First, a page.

“What do ya got?” That’s what Johnny (Brando) asked when a girl asked, “what are you rebelling against”. That’s a good place to start today. After all if ‘what we got’ is good or good enough then why rebel against it? I mean anarcho-capitalism (AC) seems like such a radical departure from the status quo. Things would have to be pretty bad for most of us to consider such a change and the risks that seem to come with this one seem so large. There is another possibility. AC could be so good that what we have, even if we like some of it, might jusy pale in comparison to what we could have in a free land. But, lets stick to the first question. What do we have? Is it free? Is it even good?
Lets paint the rosy picture of the ideal. We live in a land under The Constitution which is a constitutional republic, governed by law. Or take the other view. We live in a democracy where majority rules and The Constitution defends the rights of the minorities from the majority. Right from the beginning we see that it isn’t even clear what we have and we’ve had it for over 200 years, what ever it is. Both views agree it has something to do with The Constitution. So lets start there, shall we.
What is a constitution. The World English Dictionary defines it as: 3. the fundamental political principles on which a state is governed, esp when considered as embodying the rights of the subjects of that state. Okay, where did ours in the US come from? It didn’t just fall out of the sky on tablets of stone. The Constitutional Convention began as an effort to revise the Articles of Confederation which was our first document governing the 13 colonies and then sovereign states. Yet even at that level many of the revolutionary fathers declined to attend as they though the Articles of Confederation were sufficient. Among them of note, Samuel Adams, Thomas Paine, and Patrick Henry. However even this controversial goal gave way to something much more radical. Some of the delegates openly intended to make a whole new government at the convention. Strange. We had just won independence from England and had a constitution that was drafted by representatives of all 13 states and ratified by them all. This convention was not so unified and thus did not represent the will of all sovereign states. Rhode Island refused to even send delegates. In all, the new document of governing principals was crafted and voted on by 55 people (only 55 of 74 who were appointed participated) and only 39 of them approved enough to sign it. Three years later the first census in 1790 recorded the total population of the US to be 3,579,638 people including slaves. After all we should include slaves as whole people under the constitution, whether it did or not. Right? Document of freedom? Most states who ratified this document did so with a promise of the Bill of Rights which was added in 1791. This means that the document these folks offered and other folks ratified wasn’t even complete when it was offered. Remind you of any health care bill that wasn’t even read before it was voted on? Old habits die hard. Anyhow, The Constitution was written by 74% of the delegates sent to do so, signed by almost 53% of them (what a consensus) and 1071 people voted in state delegations for ratification which took over 3 years due to the disapproval of the expansion of federal power. That is in the end, 1071 people decided on the fate of 3.5 million of whom only 39 signed the document. This certainly isn’t a democracy. At best a “representative democracy” but we would have to look at how the delegates to the convention and ratification conventions were selected to decide that. Surely the slaves weren’t well represented, or the Indians.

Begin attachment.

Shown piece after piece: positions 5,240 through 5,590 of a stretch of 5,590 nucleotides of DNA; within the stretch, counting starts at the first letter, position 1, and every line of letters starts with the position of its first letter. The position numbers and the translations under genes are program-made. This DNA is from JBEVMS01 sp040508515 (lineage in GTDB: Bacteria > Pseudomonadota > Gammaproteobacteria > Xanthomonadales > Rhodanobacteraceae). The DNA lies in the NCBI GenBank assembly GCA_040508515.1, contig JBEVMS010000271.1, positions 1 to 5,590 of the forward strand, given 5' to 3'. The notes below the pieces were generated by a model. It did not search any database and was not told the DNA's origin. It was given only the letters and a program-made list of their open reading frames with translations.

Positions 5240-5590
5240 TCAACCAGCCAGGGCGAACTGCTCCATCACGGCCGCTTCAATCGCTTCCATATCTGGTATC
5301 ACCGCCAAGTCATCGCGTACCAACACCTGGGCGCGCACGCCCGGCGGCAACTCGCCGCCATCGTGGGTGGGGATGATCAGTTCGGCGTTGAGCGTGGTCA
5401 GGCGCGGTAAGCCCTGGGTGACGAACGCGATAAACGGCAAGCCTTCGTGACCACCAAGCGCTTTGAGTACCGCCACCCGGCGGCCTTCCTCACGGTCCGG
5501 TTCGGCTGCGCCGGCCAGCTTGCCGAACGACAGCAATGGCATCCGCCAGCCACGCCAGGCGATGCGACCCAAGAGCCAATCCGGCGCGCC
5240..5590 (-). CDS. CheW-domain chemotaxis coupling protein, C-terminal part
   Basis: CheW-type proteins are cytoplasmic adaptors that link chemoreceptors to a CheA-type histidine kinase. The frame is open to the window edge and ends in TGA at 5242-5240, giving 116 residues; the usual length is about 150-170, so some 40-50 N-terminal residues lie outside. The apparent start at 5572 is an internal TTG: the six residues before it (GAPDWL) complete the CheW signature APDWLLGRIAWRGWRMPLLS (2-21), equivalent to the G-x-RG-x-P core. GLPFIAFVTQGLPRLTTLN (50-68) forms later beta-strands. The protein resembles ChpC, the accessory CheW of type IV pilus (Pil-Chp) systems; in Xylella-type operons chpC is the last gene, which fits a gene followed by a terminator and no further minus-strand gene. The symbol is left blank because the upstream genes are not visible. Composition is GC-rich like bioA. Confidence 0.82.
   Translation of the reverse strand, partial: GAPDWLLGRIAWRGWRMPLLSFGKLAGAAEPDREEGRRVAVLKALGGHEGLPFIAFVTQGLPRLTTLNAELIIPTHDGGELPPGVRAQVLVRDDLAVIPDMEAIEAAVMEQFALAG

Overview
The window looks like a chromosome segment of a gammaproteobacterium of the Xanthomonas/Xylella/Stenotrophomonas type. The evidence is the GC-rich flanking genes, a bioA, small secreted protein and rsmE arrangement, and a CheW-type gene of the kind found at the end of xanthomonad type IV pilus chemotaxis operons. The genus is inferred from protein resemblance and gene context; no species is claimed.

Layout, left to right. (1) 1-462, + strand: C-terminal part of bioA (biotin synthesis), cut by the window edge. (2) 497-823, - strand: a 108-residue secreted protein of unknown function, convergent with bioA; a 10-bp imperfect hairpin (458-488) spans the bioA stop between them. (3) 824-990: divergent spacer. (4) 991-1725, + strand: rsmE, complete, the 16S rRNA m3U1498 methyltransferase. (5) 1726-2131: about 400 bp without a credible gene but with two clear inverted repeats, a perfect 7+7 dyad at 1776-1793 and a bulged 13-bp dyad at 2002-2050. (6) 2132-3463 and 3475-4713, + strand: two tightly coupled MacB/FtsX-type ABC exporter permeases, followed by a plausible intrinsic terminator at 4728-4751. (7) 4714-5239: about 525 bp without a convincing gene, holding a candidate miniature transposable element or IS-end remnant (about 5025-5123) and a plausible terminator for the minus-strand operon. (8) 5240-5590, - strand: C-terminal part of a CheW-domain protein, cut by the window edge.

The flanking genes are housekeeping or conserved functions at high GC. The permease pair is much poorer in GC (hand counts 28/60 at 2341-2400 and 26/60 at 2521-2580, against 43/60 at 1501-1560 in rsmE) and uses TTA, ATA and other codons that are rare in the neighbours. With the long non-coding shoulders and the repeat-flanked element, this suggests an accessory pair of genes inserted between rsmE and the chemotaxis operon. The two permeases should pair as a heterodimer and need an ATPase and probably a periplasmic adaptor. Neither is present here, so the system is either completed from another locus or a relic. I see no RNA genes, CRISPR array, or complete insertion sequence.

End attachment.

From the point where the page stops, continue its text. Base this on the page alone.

Now lets look at who these principals govern. I recently finished reviewing the audio book, “No Treason” subtitled “A Constitution of No Authority” by Lysander Spooner (click picture to listen free). It may be found and downloaded from The Ludwig von Mises Institute (http://mises.org/). You can read the entire text at: http://en.wikisource.org/wiki/No_Treason/6.
The basic idea here is that The Constitution is basically a contract between free peoples. If it is not then we are subject to it without our consent thus no freedom from it or the government it imposes on us. If it is a contract then who is this contract binding upon by basic principals of law and reason? Those who sign it. Okay, that’s 39 people who were bound by it. Their all dead so I doubt it binds them any longer. It could be considered binding on those who participated in the system of representation that produced it, i.e.. the generation surrounding it’s production and ratification, except the slaves and Indians of course, they weren’t given a free voice. But again they are all dead as well. Okay well, it says ”to ourselves and our posterity”, so there we have it, it includes us. Spooner answers this rather clearly and directly.
It does not say that their “posterity” will, shall, or must live under it. It only says, in effect, that their hopes and motives in adopting it were that it might prove useful to their posterity, as well as to themselves, by promoting their union, safety, tranquillity, liberty, etc.
Suppose an agreement were entered into, in this form:
We, the people of Boston, agree to maintain a fort on Governor’s Island, to protect ourselves and our posterity against invasion.